Article 21/2022

What are the incompatibility principles recently identified by the labour appeal court in, inter alia, Zeda Car Leasing (Pty) Ltd t/a Avis Fleet v Van Dyk?

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  1. In Mgijma v Member of the Executive Council, Gauteng Department of Education (2014) 25 SALLR 558 (LC), incompatibility was identified as the inability or failure of an employee to maintain a harmonious relationship with his or her colleagues and relevant factors that needed to be considered included the following:
  • personal conflicts
  • management style
  • inability to integrate into culture and the environment
  • lack of confidence
  • not being able to do the job according to the owner/senior colleague
  1. in Zeda Car Leasing, such non-harmonious relationship was analysed with reference to the corporate culture of the business and not getting on with fellow employees;
  2. in Jabari v Telkom SA [2006] 10 BLLR 924 (LC) and Zeda Car Leasing, incompatibility was categorised as incapacity in terms of s188 of the LRA.  The onus is on the employer to prove that the employee is responsible for the disharmony in the workplace
  3. Mgijma identified the following obligations of an employer when dealing with the alleged incompatibility:
  • the institution of remedial action
  • providing assistance to solve incapacity, including counselling and relationship-building by objectives
  • giving the employee the opportunity to consider the allegations and preparing a response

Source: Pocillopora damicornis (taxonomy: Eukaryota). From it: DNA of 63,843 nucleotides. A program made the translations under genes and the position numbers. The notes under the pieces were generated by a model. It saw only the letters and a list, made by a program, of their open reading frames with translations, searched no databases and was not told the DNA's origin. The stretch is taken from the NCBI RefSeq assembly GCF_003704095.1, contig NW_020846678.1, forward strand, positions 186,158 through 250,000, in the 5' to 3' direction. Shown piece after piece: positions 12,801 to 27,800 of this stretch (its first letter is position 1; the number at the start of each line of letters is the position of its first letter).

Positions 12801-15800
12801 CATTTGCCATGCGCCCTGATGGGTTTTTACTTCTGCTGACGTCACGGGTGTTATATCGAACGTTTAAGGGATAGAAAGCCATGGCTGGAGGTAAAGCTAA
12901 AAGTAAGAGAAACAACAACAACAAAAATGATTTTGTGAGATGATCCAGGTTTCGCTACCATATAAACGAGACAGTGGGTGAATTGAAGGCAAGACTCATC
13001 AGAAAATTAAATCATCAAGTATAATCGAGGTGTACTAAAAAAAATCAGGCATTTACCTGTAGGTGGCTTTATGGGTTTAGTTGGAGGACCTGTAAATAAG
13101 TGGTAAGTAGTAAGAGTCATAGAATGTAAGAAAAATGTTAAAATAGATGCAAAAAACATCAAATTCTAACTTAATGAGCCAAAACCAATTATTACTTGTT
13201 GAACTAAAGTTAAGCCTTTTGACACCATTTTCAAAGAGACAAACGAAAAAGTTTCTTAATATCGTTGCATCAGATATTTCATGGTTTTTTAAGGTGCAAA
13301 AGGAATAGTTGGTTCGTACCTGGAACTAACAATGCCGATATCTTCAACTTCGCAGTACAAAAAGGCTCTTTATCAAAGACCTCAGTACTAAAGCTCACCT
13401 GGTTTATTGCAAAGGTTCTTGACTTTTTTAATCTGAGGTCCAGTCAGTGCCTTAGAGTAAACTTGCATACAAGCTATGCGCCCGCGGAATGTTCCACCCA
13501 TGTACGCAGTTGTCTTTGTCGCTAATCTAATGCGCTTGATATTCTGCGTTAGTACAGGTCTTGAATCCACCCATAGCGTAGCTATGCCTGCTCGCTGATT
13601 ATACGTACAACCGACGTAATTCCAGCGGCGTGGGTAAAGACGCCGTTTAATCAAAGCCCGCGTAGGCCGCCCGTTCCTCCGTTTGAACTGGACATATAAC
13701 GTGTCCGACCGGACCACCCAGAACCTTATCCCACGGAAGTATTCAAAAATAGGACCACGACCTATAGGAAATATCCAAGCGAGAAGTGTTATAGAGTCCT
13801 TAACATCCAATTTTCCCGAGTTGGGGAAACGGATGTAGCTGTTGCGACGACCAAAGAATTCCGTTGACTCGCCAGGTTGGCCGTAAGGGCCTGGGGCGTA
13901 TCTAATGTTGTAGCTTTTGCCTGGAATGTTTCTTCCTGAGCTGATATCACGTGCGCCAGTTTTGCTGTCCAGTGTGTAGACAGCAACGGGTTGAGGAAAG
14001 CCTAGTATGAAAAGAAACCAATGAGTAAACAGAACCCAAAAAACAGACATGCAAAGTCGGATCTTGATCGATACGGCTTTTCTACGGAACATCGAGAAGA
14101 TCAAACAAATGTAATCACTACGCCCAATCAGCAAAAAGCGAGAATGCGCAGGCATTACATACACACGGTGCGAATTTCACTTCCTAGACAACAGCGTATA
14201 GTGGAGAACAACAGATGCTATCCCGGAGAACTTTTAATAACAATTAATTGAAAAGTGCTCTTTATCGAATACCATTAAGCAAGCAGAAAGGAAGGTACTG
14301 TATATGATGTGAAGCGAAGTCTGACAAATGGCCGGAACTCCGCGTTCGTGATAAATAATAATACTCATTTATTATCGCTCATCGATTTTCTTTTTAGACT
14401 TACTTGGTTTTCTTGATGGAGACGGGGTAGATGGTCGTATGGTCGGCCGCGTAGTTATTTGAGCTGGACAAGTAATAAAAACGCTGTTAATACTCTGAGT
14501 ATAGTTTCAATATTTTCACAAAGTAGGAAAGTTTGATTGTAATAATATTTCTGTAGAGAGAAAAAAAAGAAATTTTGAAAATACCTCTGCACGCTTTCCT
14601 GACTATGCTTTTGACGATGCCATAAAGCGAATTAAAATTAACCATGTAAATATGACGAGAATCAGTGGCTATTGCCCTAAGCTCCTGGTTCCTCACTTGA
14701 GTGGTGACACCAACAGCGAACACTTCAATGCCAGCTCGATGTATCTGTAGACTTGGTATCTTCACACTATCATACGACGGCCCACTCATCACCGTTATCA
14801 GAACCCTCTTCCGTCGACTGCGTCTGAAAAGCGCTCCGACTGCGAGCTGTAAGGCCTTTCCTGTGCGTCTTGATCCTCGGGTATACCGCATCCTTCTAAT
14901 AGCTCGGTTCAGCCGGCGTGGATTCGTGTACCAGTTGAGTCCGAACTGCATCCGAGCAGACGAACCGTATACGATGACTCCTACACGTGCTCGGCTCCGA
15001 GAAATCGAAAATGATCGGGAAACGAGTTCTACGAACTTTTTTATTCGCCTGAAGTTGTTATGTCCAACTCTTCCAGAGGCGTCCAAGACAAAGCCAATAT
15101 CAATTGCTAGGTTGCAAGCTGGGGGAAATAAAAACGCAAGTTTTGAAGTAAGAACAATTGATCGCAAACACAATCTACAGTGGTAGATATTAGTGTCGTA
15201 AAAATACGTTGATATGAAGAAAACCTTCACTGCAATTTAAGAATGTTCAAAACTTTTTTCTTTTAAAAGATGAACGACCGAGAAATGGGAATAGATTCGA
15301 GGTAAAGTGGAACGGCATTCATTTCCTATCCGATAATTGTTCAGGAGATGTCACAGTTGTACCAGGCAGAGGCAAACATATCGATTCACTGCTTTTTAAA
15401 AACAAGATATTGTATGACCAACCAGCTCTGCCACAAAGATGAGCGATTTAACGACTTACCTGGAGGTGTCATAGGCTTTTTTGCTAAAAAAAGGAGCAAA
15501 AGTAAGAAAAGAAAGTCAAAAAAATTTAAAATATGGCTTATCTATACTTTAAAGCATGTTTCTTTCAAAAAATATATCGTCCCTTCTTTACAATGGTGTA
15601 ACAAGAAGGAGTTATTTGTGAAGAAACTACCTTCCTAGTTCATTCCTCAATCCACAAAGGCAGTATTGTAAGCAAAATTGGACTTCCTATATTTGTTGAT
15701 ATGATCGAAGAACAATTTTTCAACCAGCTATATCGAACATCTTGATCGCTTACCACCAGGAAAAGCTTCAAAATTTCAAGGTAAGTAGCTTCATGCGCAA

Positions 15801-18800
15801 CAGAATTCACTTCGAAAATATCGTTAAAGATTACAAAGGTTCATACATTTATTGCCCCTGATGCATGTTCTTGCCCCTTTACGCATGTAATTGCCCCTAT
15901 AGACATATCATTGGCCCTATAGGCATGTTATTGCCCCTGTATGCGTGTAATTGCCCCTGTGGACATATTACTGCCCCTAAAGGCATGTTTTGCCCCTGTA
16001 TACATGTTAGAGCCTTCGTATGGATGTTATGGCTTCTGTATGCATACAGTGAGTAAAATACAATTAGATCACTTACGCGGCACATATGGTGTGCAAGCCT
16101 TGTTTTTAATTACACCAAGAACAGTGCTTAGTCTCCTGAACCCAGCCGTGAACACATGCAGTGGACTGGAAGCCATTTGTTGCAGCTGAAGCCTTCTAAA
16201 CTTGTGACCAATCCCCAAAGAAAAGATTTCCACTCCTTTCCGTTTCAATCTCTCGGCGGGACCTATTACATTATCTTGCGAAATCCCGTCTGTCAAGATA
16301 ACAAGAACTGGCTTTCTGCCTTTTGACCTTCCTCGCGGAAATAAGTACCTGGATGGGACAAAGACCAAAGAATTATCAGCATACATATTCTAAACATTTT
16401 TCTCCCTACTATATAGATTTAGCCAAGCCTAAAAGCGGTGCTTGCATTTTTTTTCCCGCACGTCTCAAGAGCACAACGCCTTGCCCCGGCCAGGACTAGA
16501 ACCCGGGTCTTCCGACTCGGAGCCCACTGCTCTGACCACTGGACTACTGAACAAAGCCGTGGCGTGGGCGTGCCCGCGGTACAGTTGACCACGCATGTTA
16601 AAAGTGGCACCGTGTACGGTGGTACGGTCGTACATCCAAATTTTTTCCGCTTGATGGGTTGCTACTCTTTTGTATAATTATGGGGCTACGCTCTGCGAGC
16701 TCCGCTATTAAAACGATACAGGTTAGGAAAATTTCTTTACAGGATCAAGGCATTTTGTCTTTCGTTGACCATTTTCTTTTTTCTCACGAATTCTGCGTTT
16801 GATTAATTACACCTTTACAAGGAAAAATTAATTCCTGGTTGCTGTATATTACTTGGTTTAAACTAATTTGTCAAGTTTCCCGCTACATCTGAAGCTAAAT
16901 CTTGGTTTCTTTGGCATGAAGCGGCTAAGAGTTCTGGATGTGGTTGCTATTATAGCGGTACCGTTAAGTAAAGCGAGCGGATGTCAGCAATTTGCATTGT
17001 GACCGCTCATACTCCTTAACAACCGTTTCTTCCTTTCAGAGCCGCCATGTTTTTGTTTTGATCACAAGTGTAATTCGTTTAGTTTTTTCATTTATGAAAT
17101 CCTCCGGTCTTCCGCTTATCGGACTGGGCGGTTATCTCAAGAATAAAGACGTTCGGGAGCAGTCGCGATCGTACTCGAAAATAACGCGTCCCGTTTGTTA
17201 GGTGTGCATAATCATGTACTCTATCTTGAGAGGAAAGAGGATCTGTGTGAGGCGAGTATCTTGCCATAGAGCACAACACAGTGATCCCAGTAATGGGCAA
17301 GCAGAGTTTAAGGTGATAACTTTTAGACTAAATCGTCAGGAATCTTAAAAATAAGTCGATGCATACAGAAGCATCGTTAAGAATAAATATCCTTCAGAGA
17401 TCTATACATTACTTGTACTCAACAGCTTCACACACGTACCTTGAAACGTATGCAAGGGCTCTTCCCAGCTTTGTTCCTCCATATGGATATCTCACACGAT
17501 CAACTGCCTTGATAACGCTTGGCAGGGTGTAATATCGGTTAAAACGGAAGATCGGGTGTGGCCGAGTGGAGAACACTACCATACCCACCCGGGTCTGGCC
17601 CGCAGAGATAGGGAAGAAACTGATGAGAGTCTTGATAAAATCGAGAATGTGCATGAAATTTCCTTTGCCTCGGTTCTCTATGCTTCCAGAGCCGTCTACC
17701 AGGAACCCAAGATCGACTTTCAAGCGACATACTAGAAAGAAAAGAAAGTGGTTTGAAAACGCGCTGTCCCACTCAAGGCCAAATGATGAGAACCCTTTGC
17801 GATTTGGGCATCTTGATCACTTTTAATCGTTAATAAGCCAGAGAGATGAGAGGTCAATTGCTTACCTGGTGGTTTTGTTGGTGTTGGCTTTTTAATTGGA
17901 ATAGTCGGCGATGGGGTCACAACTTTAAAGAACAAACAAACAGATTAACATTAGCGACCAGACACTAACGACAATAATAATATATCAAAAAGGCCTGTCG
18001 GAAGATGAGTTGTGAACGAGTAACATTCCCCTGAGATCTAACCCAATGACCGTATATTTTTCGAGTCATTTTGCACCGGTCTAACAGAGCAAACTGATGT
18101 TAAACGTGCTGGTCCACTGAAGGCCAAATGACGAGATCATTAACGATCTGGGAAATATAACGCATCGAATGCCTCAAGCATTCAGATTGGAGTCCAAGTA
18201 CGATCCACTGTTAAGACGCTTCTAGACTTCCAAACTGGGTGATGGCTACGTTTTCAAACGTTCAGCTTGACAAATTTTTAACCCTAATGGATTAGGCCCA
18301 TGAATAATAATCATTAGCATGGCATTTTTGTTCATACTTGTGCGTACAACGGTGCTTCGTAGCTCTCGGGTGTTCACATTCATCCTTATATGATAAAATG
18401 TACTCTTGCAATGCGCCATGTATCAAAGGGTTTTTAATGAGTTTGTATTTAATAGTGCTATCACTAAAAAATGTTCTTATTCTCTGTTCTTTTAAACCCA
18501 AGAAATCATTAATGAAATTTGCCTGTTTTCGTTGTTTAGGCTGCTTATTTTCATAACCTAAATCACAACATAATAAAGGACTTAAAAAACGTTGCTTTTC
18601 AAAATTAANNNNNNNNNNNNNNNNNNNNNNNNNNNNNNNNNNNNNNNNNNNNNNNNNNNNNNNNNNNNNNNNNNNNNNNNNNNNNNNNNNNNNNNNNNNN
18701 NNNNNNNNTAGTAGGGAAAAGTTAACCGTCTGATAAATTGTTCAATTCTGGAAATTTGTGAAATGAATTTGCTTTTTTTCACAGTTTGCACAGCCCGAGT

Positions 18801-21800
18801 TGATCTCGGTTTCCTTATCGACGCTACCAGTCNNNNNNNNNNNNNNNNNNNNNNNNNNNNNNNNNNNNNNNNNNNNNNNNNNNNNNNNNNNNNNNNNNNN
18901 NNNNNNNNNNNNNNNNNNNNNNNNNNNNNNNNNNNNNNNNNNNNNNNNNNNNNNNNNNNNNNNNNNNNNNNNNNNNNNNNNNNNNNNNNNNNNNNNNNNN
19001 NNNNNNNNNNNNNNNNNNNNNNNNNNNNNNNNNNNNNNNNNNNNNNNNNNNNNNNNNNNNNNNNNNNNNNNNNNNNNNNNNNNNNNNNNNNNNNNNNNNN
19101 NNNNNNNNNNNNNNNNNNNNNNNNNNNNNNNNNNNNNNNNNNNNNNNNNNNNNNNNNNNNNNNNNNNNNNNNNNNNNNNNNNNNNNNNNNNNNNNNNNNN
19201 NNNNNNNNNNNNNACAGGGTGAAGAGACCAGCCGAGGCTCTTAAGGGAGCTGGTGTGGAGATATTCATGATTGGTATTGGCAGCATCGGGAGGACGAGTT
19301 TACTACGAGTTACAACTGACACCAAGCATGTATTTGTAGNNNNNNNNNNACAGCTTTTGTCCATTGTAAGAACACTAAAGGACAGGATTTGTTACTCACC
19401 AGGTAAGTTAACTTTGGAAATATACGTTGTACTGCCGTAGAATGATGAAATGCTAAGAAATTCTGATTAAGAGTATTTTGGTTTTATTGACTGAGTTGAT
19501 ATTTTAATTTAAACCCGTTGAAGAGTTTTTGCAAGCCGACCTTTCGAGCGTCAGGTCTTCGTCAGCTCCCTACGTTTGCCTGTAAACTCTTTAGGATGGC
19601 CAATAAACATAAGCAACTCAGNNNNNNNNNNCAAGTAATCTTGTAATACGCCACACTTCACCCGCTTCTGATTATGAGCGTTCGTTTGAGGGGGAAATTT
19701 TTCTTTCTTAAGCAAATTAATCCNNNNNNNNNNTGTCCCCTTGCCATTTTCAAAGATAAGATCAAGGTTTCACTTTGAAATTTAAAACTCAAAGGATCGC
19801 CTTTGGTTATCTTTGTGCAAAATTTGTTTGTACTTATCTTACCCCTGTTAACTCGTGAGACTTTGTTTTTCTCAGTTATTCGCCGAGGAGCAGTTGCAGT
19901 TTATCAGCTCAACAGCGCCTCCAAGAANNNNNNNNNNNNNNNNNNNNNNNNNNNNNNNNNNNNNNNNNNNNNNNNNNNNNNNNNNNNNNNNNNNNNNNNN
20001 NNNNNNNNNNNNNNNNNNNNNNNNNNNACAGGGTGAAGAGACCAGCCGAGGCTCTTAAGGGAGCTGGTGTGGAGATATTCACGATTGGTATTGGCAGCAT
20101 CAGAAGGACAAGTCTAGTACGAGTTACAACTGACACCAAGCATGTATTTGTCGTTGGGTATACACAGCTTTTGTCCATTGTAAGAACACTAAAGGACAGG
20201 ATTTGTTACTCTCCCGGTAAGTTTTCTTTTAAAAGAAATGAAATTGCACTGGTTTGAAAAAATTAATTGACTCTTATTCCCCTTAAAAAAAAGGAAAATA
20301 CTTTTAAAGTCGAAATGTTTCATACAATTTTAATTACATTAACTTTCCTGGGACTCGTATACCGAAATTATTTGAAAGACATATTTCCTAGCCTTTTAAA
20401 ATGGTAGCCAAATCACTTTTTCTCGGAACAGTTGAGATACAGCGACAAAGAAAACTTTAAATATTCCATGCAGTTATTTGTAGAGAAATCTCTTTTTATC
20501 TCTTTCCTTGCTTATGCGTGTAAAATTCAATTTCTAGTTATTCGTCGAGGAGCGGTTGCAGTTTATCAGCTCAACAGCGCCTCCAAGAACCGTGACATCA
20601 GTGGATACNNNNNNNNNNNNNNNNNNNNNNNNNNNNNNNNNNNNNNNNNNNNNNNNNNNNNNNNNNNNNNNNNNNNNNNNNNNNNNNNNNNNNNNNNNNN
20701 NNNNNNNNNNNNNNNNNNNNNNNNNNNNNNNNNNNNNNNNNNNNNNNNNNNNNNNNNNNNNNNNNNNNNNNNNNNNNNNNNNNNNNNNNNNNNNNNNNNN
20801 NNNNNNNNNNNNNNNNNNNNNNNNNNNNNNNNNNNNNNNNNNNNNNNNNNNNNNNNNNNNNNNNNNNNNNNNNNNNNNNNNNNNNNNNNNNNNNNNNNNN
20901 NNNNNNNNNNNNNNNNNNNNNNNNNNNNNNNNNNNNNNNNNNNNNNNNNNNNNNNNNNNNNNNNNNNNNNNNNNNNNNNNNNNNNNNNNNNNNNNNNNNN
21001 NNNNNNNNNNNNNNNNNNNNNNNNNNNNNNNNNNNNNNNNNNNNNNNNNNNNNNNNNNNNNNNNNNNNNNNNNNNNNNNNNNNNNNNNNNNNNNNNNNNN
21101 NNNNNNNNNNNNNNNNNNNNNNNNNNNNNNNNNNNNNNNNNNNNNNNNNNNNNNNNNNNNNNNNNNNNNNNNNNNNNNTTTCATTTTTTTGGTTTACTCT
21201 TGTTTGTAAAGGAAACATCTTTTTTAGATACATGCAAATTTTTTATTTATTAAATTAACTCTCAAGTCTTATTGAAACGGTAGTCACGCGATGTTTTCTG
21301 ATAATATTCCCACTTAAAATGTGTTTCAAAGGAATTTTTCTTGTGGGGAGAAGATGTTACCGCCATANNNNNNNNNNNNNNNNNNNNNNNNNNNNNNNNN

• providing the employee with the opportunity of putting his or her version
  • if it is found that the employee is responsible for the disharmony, the employee must be provided with an opportunity to remove the cause of disharmony
  • the employee must be placed in an alternative positon if remedial action has failed

See also Wright v St Mary’s Hospital (1997) 13 ILJ 987 (IC); SA Quilt Manufacturers v Radebe (1994) 15 ILJ 115 (LAC)

  1. if it is found that a senior employee is responsible for the said incompatibility, a more flexible approach than what is set out above may be followed

Brereton v Bateman Industrial Corporation (2000) 21 ILJ 442 (IC)

On what basis will a client of a labour broker be held vicariously liable for the injuries suffered by an employee employed by a labour broker when such employee performs functions at the client’s workplace?

Is an employer vicariously liable where its employee is sexually harassed by a superior employee?

It is well-established that an employer is vicariously liable (faultlessly liable) for the wrong committed by an employee during the course/scope/sphere of employment (Feldman v Mall 1945 AD 733).